The point here is that the Turing Test requires a program to be deceitful in order to be successful. Even a genuinely intelligent machine (whatever that might mean) would still need to deceive the users into believing it was not a machine but a person in order to pass the test. The trick of getting people to believe is built into our understanding of what it means for a machine to exhibit intelligence. Turing argued that when a computer program could consistently fool people into believing it was an intelligent human, we would know that it actually was intelligent. I would argue that that threshold was passed long ago, before the invention of writing, and that we know nothing of the kind. Divination machines convinced human interrogators that there was a thinking spirit behind them thousands of years ago.
It may sound as if I am coming down harshly on AI, saying it is nothing more than a sham, merely unscientific nonsense. My intention is rather in the opposite direction: to say that meaning in AI systems comes from the same root as meaning in many of the most important areas of our lives. Like the rules we agree to when we sit down to play a game, and like language, money, law or culture, the meaning in artificially created utterances or artwork only exists to the extent that we as a society agree to behave as if it does. When we do, it can be just as real to us as those very real institutions. It can affect the world, for good or for ill, by the meaning we take it to have.
When we speak a language, the sounds we make don’t really have any significance of themselves. It is only because we all pretend that a particular series of sounds stands for a particular idea that the system of language works. If we lost faith in it, the whole system would fall apart like in the story of the tower of Babel. It’s a game, and because we all know and play by the same rules, it’s a fantastically useful one. The monetary system is the same way. “Let’s pretend,” we say, “that these pieces of paper are worth something.” And because we all play along, the difference between playing and reality fades away. But when we lose faith in the game, when society realizes that other players have been cheating, the monetary system collapses. Artificial creativity seems much the same. If our society acts like the creative productions of a machine have artistic value, then they will have value. Value is an aspect of the socially constructed part of our reality.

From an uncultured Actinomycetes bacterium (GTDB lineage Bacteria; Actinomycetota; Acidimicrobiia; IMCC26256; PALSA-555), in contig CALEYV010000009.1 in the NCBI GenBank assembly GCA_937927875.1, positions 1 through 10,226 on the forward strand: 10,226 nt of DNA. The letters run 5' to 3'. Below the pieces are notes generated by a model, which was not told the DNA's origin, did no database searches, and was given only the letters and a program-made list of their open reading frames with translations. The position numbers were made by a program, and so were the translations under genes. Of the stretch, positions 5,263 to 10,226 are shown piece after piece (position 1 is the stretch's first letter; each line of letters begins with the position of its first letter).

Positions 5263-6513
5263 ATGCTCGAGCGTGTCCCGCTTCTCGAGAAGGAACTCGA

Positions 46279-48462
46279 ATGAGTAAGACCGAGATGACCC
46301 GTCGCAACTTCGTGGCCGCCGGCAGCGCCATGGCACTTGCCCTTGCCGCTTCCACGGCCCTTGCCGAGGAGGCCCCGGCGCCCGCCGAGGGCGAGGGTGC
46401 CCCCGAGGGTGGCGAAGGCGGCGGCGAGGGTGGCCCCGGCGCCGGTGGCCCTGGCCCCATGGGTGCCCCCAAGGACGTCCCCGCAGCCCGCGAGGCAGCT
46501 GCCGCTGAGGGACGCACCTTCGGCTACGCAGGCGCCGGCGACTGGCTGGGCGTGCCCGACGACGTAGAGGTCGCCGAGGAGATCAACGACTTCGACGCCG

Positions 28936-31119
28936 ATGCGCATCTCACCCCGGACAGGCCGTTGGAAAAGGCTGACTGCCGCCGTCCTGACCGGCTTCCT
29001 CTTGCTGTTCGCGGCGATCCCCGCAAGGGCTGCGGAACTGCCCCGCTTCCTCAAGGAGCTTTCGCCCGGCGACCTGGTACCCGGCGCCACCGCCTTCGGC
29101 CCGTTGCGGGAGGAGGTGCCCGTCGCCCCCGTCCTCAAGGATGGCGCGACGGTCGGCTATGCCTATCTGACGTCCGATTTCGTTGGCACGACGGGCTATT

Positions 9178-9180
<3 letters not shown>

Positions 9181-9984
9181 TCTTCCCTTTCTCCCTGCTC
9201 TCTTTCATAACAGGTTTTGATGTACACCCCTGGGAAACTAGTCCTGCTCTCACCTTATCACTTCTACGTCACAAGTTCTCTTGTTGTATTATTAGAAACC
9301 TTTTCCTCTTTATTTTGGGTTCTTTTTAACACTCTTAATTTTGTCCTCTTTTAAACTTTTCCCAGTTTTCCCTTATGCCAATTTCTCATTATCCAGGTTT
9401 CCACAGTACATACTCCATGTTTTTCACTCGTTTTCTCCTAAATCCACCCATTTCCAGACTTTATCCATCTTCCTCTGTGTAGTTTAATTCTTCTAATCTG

In the future, more sophisticated AI systems will be better able to deal with the meaning of words, whether or not this meaning is grounded in actual conscious perception. For many human purposes, though, how well an AI works is irrelevant. The way we relate to a system is largely unchanged by its accuracy or its humanness of thought. For those who want to design creative machines, this is both a blessing and a danger. We will need to think very carefully about how we design and train machines that may, someday, be better at getting their own way than we are. Norbert Weiner, the founder of cybernetics, warned about the potential of learning machines that seem able to grant our every wish:
"The final wish is that this ghost should go away.
In all these stories the point is that the agencies of magic are literal minded; and if we ask for a boon from them, we must ask for what we really want and not for what we think we want. The new and real agencies of the learning machine are also literal-minded. If we program a machine for winning a war, we must think well what we mean by winning. A learning machine must be programmed with experience… If we are to use this experience as a guide for our procedure in a real emergency, the values of winning which we have employed in the programming games must be the same values which we hold at heart in the actual outcome of a war. We can fail in this only at our immediate, utter, and irretrievable peril. We cannot expect the machine to follow us in those prejudices and emotional compromises by which we enable ourselves to call destruction by the name of victory.
If we ask for victory and do not know what we mean by it, we shall find the ghost knocking at our door."
 For a careful examination of many of the cognitive issues which surround divination, see Anders Lisdorf, The Dissemination of Divination in Roman Republican Times– A Cognitive Approach, 2007 (PhD dissertation, University of Copenhagen).
The connection between AI and divination has been explored often in science fiction literature. The Postman by David Brin, for example, explores how belief shapes AI, divination, and social structures.
 Kuhlmeier, Bloom, and Wynn. “Do 5-month old infants see humans as material objects?” Cognition, Issue 1, November 2004, p. 95-103
 Joshua Madara, Of Magic and Machine, 2008 (web page) The Crowley quote is also found in this essay.
 Binsbergen, ibid.